xxd - macOS


xxd transforms binary files into a human-readable format by displaying the raw data in hexadecimal and ASCII character representation. It offers various options for customizing the output format and inspecting binary content.


xxd [options] <filename>


  • -a (ASCII) – Display ASCII representation of data
  • -b (Bytes) – Output data as bytes, ignoring EOLs
  • -c (Characters) – Output data as characters, ignoring EOLs
  • -d (Decimal) – Output data as decimal values
  • -e (Offset) – Prepend each line with a byte offset
  • -g (Groups) – Group output into 8-byte blocks
  • -i (Inhibit) – Inhibit default actions (e.g., skipping zero blocks)
  • -j (Block Size) – Start output at the specified block size
  • -l (Lines) – Limit output to the specified number of lines
  • -m (Master Offset) – Specify an overall offset to be added to all offsets
  • -n (Nl Output) – Separate lines with NL (newline) characters
  • -o (Offset) – Start output at the specified offset
  • -ps (Pause) – Pause after each screenful of output
  • -r (Reverse) – Output in reverse order
  • -s (Block Size) – Specify the output block size (in bytes)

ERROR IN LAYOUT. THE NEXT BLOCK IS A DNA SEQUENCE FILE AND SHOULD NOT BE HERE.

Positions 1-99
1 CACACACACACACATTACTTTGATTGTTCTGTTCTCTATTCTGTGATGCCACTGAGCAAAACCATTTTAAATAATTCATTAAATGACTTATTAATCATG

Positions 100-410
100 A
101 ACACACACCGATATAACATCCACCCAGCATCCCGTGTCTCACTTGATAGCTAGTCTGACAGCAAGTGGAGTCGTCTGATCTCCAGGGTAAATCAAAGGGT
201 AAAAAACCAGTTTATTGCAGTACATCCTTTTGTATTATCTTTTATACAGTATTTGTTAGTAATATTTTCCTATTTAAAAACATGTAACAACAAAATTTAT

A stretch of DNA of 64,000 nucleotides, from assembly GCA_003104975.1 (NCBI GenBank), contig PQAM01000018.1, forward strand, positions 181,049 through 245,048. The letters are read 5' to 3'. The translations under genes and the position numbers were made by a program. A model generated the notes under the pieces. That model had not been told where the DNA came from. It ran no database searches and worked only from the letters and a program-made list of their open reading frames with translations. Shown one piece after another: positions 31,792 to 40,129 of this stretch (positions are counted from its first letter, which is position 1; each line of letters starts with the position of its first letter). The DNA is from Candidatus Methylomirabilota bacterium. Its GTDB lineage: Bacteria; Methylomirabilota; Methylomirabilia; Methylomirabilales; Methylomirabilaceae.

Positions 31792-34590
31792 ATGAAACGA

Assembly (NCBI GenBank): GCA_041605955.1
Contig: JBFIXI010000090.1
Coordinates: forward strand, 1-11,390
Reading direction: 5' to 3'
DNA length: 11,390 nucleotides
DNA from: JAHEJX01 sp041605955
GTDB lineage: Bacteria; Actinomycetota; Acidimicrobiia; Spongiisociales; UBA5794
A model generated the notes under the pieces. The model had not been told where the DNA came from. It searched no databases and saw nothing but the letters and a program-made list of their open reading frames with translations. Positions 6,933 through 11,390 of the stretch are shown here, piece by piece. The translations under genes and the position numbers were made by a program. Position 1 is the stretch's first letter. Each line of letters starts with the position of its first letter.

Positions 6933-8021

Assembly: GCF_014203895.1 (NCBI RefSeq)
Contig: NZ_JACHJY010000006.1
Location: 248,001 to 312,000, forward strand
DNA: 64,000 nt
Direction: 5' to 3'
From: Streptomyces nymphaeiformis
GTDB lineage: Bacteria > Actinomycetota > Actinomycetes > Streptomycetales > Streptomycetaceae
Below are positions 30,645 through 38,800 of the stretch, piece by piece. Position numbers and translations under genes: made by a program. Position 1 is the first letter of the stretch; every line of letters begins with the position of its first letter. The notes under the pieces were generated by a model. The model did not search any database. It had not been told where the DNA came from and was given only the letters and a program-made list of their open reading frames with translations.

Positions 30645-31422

• -u (Ulitmate) – Disable all default actions
  • -v (Verbose) – Enable verbose output


  • View file as hex and ASCII: xxd -a myfile.bin
  • Display bytes in groups of 8: xxd -g -b myfile.bin
  • Dump 10 lines of data, starting from 100th byte: xxd -l 10 -o 100 myfile.bin
  • Inhibit defaults and separate lines with NL: xxd -u -n myfile.bin

Common Issues

  • Empty output: Ensure the file exists and is readable.
  • Incorrect parsing: Verify that the file format corresponds to the expected values.
  • Long output: Use the -l option to limit output lines or -s to restrict the block size.


  • Tailing hexdumps: tail -c 100 filename | xxd -a
  • Inspecting specific bytes: dd if=file skip=offset count=length | xxd
  • hexdump – Similar tool with a more verbose output format
  • od – Another command-line utility for inspecting binary data